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Klein himself was trying to play many parts. He was not only reporting on the campaign and preparing to write a book about consultants; he was also a constant critic and yet another sometime adviser. After the Kerry appearance at the Iowa Jefferson-Jackson Day dinner, he told [Kerry spokesman] David Wade: "Great speech, but it's too late"--then turned around and stalked away. With Klein, it was almost always too late for us, in part because we didn't always take his persistent advice. He would chastise Kerry on the phone when he didn't like a speech, counseling both Kerry and me about what the candidate should say and what our strategy should be. He argued to Kerry, for example, that his health care plan should call for an individual mandate, requiring all Americans to buy health insurance. Rejecting his advice was uncomfortable for Kerry, who liked Joe, craved his approval, and worried what his columns would say when we didn't take his recommendations.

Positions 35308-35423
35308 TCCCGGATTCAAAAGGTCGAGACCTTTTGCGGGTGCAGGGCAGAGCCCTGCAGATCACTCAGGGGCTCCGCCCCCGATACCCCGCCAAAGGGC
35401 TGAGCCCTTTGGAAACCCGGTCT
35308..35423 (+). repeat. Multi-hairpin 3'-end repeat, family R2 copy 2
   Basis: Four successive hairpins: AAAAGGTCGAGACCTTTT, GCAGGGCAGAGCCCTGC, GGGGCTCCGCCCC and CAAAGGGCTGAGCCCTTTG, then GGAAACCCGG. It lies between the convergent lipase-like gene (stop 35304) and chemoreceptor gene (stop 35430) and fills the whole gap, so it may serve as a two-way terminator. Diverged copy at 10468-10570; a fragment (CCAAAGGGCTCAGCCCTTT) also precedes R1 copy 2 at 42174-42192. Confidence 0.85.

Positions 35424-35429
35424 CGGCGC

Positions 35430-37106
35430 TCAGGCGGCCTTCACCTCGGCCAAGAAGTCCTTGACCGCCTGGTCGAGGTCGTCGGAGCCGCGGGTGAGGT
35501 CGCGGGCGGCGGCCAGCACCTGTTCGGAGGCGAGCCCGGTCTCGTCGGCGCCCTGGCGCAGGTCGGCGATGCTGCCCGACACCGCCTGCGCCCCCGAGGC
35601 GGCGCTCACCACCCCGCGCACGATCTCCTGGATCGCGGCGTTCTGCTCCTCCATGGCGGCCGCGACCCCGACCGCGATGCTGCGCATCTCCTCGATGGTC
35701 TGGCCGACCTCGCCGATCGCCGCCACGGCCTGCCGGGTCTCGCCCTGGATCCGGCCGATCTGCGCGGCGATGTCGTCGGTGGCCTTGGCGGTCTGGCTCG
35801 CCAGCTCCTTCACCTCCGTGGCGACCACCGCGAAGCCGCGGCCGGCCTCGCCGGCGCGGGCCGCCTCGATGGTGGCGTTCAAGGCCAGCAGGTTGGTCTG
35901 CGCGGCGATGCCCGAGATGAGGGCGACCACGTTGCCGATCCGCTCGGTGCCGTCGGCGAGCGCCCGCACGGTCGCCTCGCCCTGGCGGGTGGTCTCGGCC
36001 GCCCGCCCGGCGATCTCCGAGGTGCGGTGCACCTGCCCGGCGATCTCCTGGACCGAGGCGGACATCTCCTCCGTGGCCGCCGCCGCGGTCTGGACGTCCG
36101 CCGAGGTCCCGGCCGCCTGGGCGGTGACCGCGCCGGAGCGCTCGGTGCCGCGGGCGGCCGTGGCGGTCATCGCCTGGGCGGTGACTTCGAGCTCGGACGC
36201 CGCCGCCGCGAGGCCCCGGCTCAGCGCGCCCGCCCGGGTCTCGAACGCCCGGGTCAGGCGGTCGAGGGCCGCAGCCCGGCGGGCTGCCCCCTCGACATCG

Michael Crowley